An earthquake in Morocco's High Atlas mountains which killed at least 2,012 people, and injured hundreds more has left the entire country reeling from the tragedy.
Abdel Rahim Masoud felt the ground shaking and the wall of his house collapsing within seconds of the earthquake starting.
Luckily, he was close to the door and was able to escape with his sister.
“Within the blink of an eye, everything crumbled around me and my life flashed before my eyes … I thought those were my last moments,” Mr Masoud told The National as he sat inside a tent set up by the Moroccan Army inside Tehanout Regional Hospital, in El Haouz district.
Although he dislocated his shoulder and lost his house in the quake, Mr Masoud is thankful that he is still alive.
A new life was destined for him, he said.
“I know that we have lost everything, our parents, our homes and our businesses, but whatever God means to us must come with good intention and better days are coming for sure”, Mr Masoud said.
Mr Massoud said his entire village of Saniyat Yaakoub, in El Haouz District, was destroyed
Not everyone in his family was as lucky as him to escape. Mr Masoud was not able to get his elderly parents out of the house and his sister, who died in the earthquake.
Afroukh Ibrahim lost his two children in the quake, an 18-month-old boy and a girl, 2.
His village, Tinkest of Qiyadet Weryen municipality in El Haouz district, was completely wiped out.
“It is hard, losing your children and not being able to reach out to them and come to their rescue is a devastating experience,” Mr Ibrahim told The National.
What started as an ordinary night for him, turned into one the worst in his life.
“What I saw in my village is unimaginable, everything flattened in a second and no house remained standing,” he said.
“We have urgently started receiving patients as soon as the disaster took place, we treated everyone needing urgent care and when they became stable we transferred them to Marrakesh University Hospital,” Abdelmalek Al Mansouri, regional health director at El Haouez district, told The National at El Haouz regional hospital.
The hospital received approximately 1,165 patients, Dr Al Mansouri said, as they are the nearest to the epicentre of the earthquake.
“We are thankfully receiving enough support from all the bodies of the state, backup medical staff has been dispatched from different regions and the necessary equipment was also provided,” he added.
In Azrou village, part of Aghwatim municipality, and about 70 kilometres away from the most damaged towns, people are now living in tents and sleeping on the side of the road after their entire villages were wiped out.
Situated right inside the Atlas Mountains, villages were more vulnerable to destruction, especially houses that were made of clay and rocks.
“My son and I were just talking when the house started shaking, we did not know what was happening I just took my kids and Ran,” Mina Abderrahmen told The National near the tent which has become her new home in the past two days.
Mrs Abderrahmen who had two children, a boy aged 14 and a girl aged 6, said her son froze and could not get out of the door when their house started shaking.
“He would not move from fear, I just had to throw him out of the door,” she said.
Mrs Abderrahman said she is thankful that they survived but losing her home and having nowhere to go with her children has been very difficult for them.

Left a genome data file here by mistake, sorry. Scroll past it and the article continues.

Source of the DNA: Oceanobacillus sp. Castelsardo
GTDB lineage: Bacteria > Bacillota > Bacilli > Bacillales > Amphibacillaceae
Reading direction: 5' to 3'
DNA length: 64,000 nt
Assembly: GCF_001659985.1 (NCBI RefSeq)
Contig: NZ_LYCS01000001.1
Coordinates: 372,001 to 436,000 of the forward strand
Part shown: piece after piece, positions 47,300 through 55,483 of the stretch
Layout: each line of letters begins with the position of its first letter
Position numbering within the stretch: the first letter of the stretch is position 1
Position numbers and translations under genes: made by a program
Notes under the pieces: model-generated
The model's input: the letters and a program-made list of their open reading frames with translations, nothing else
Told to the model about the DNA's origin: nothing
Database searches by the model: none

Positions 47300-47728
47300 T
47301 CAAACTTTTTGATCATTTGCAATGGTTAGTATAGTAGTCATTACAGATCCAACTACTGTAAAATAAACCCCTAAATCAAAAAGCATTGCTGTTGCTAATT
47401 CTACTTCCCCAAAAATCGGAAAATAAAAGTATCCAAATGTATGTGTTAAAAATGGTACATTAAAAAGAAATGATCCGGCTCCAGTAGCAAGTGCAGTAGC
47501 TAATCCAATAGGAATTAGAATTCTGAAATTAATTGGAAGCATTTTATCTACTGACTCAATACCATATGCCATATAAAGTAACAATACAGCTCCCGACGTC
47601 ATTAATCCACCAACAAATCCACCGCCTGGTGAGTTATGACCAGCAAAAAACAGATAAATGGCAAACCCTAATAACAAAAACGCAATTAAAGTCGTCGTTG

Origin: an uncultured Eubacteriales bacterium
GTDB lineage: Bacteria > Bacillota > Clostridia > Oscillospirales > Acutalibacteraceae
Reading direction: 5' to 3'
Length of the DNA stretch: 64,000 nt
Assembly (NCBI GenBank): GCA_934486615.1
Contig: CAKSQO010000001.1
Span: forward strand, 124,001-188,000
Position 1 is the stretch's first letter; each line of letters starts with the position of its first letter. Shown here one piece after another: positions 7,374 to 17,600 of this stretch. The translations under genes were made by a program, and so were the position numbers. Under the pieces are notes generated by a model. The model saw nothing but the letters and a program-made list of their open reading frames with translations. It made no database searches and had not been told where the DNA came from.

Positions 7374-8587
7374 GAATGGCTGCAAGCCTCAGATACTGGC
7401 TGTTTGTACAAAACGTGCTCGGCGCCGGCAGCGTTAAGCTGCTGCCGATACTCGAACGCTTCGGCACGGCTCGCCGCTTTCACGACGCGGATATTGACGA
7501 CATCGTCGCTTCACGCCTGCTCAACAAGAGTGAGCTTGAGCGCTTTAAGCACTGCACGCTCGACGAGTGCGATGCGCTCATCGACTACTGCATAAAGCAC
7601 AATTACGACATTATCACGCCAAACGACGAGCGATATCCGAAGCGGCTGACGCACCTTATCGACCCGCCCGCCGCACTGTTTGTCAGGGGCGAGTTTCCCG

“We are devastated for losing our homes, I have no idea where my children and I would go after this,” she said.
Meanwhile, in Marrakesh, people continue to camp out in parks and car parks, out of fear that aftershocks could bring their buildings down.
“It only lasted for a few seconds but it’s an experience you can never forget,” Marrakesh resident Mohssen Al Farqi told The National.
“Even though it’s safer now, we can still feel the ground moving,” Mr Al Farqi added.
Tourists who left their hotels to escape the quake are sleeping on the floors at Marrakesh Menara Airport.
Closer to the epicentre of the earthquake and right on the side of Atlas Mountain, 40 people were killed in Douar El Darb, a small village that belongs to the Werguen municipality of El Haouz district.
Many remain trapped or have become homeless after losing their homes.
Even the houses that are still standing are at risk of collapsing due to the cracks and damage that the quake has left behind.
Aytou Maalem Hassan spent about 6 hours under the rubble after his house collapsed.
“It felt like a grave … I was buried alive, wished for death for death every moment but I ultimately kept my faith in God,” Mr Hassan told The National.
His sister, who was sleeping on the ground floor, was killed. Volunteers and civil defence continue to dig to retrieve her body.
“There are still bodies everywhere here [under the rubble],” a resident in the Douar El Darb village said.
People are anxious as they do not know what the future holds for them.
“We are sleeping on the concrete, in the forest and in whatever place, we do not where to go after this,” Aicha who lost her sister in the earthquake told The National.
She came from Casablanca after hearing the news, she is still waiting to receive her sister's body to bury it.
Villagers of Douar El Darb say they are thankful for the help they received from both the authorities and civil society organisations, but have asked for more help.
“No one could bear seeing their children crying and without a shelter … We need rescue,” another elderly from the village interjected and said.